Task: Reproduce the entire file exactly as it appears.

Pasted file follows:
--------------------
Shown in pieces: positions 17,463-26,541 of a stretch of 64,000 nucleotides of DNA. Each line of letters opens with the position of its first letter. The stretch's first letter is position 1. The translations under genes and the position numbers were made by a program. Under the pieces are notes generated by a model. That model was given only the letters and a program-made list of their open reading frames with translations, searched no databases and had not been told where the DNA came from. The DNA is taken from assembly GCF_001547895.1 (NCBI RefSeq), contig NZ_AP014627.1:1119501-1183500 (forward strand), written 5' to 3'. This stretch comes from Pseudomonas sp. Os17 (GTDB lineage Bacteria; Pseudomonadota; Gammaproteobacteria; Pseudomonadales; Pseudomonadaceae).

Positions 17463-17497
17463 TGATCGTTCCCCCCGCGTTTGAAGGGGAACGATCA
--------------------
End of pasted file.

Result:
Shown in pieces: positions 17,463-26,541 of a stretch of 64,000 nucleotides of DNA. Each line of letters opens with the position of its first letter. The stretch's first letter is position 1. The translations under genes and the position numbers were made by a program. Under the pieces are notes generated by a model. That model was given only the letters and a program-made list of their open reading frames with translations, searched no databases and had not been told where the DNA came from. The DNA is taken from assembly GCF_001547895.1 (NCBI RefSeq), contig NZ_AP014627.1:1119501-1183500 (forward strand), written 5' to 3'. This stretch comes from Pseudomonas sp. Os17 (GTDB lineage Bacteria; Pseudomonadota; Gammaproteobacteria; Pseudomonadales; Pseudomonadaceae).

Positions 17463-17497
17463 TGATCGTTCCCCCCGCGTTTGAAGGGGAACGATCA